Marking Georgia’s seasons: tomato, apple, pumpkin…
Tommy Smith and his dad, Hoyt Smith, seated, at their produce stand on Maple Drive in Buckhead.
Tommy Smith needed a job.
He’d finished college and had student loans to pay.
His dad, Hoyt, knew a guy who sold produce. Hoyt worked as a plumber, but saw that his friend the produce man seemed to be doing all right and he got afternoons off to boot. “I said, ‘If you can do this, I can do it,’” Hoyt said.
So he and Tommy went into the produce business.
That was in 1975.
They’re still at it.
Every Monday through Saturday, Tommy, who’s 60 now, opens up their roadside produce truck on Maple Drive and sells fresh fruits and vegetables to families in Buckhead. He and his dad, who’s 86, man their stand from April through October. “When the good tomatoes quit, we quit,” Tommy said.
Over the years – well, the decades, really – they’ve moved around a bit. They first parked their truck over by Lenox Square. Then they moved down to Peachtree Hills, then to Pharr Road. They settled on Maple back in 1995.
Along the way, they’ve become fixtures in Buckhead. On a couple of recent mornings, a steady stream of their regular customers washed past their Chevy pickup-turned-produce-stand to stock up on everything from Tennessee tomatoes to South Carolina peaches. “I know everybody,” Tommy said. “All these people have been coming for years.”
Tommy says he’s been selling to some Buckhead families for three generations. His produce truck now is so rooted in the community that when city officials required the Smiths to get a special use permit recently, customers joined them at every public meeting to help present their case, Tommy said.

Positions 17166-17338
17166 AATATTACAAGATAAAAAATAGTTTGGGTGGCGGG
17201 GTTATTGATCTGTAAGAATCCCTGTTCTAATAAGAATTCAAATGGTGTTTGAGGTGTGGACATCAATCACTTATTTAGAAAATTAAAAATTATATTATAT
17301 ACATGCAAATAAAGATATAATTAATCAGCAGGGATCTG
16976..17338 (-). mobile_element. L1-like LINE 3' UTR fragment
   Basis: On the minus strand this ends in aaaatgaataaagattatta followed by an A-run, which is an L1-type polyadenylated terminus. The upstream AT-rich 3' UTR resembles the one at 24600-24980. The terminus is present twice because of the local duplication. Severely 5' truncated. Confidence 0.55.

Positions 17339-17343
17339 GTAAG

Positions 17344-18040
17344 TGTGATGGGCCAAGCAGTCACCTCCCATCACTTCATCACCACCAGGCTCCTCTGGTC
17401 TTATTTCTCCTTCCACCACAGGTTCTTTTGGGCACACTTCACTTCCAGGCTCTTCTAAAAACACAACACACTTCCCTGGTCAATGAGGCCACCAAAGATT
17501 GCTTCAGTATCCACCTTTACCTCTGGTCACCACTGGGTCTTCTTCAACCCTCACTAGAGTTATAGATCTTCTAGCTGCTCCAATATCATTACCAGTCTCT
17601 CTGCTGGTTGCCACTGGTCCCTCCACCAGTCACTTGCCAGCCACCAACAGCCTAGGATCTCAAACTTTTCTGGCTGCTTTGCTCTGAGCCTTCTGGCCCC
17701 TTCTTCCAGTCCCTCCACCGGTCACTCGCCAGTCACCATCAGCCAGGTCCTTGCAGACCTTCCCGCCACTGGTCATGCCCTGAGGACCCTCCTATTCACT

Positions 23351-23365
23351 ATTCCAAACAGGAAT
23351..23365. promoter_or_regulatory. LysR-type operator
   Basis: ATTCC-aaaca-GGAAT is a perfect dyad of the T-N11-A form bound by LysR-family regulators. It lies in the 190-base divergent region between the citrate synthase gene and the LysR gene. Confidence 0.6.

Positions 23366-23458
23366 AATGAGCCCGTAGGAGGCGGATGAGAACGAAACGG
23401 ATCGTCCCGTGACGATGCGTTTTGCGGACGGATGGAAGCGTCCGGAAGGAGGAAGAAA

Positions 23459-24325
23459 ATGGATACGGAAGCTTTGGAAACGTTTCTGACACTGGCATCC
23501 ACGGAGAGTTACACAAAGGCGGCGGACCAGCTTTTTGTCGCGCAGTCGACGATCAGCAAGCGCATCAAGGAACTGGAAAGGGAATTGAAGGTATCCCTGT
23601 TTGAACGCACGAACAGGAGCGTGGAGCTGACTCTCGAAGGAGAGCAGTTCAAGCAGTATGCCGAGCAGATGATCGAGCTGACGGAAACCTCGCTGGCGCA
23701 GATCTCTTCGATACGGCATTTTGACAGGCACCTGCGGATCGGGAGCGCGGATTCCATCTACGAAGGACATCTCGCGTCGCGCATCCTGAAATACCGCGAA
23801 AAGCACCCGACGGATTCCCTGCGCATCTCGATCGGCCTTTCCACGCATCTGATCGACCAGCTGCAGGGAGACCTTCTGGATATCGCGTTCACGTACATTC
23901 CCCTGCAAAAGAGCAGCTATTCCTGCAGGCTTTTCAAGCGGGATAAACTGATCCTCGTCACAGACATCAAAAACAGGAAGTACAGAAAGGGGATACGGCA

“I’m here two or three times a week,” Kay Marshall said. “I know everything is going to be fresh. I know he’s not going to have anything out here that’s not in good shape. He’s very picky about what he brings out.”
Besides, she’s been buying groceries from the Smiths for a long time. “They’ve been here forever,” she said.
She thought a moment and turned to Tommy. “Tommy, how long have you been here?” she asked.
“Did you trade with us over at Lenox?” he replied.
She said she and her neighbors miss the Smiths when they’re gone for the winter. They eagerly watch for their return each spring. “We say, ‘Is Mr. Smith back yet? … We’ve got a little grapevine,” she said.
Bonnie Stenson dropped by the produce stand that morning because she needed 60 peaches. She was hosting a wedding party, she said, and each guest was going to get a bag of Georgia goodies, including a fresh peach. “I know his peaches are from South Carolina,” she said, “but don’t tell anybody.”
Tommy said he starts his day about 3:30 a.m. at the State Farmer’s Market. He picks through the corn and tomatoes and whatever the farmers have to offer. He buys whatever looks good – “I’m picky,” he said, – and carts the load up to Buckhead to sell from the back of the parked pickup the Smiths use as their produce stand. The truck stays put through the summer season; it even has been fitted with a wooden roof.
One recent weekday, that roof protected boxes of okra, tomatoes, corn, yams, strawberries, peaches, blackberries, potatoes, green beans, watermelons, cantaloupes, squash and green beans. Tommy said he had lady peas, butter beans and crowders, too.
Hoyt Smith still comes to work some days, but mostly the business is Tommy’s now. After 37 years of supplying Buckhead’s fresh tomatoes, how much longer will he keep going?
“As long as my body will hold up,” Tommy said. “I’m 60 now. I figure I’ve got 10 more years in me.”
Relish the thought. Ten more years of the good tomatoes.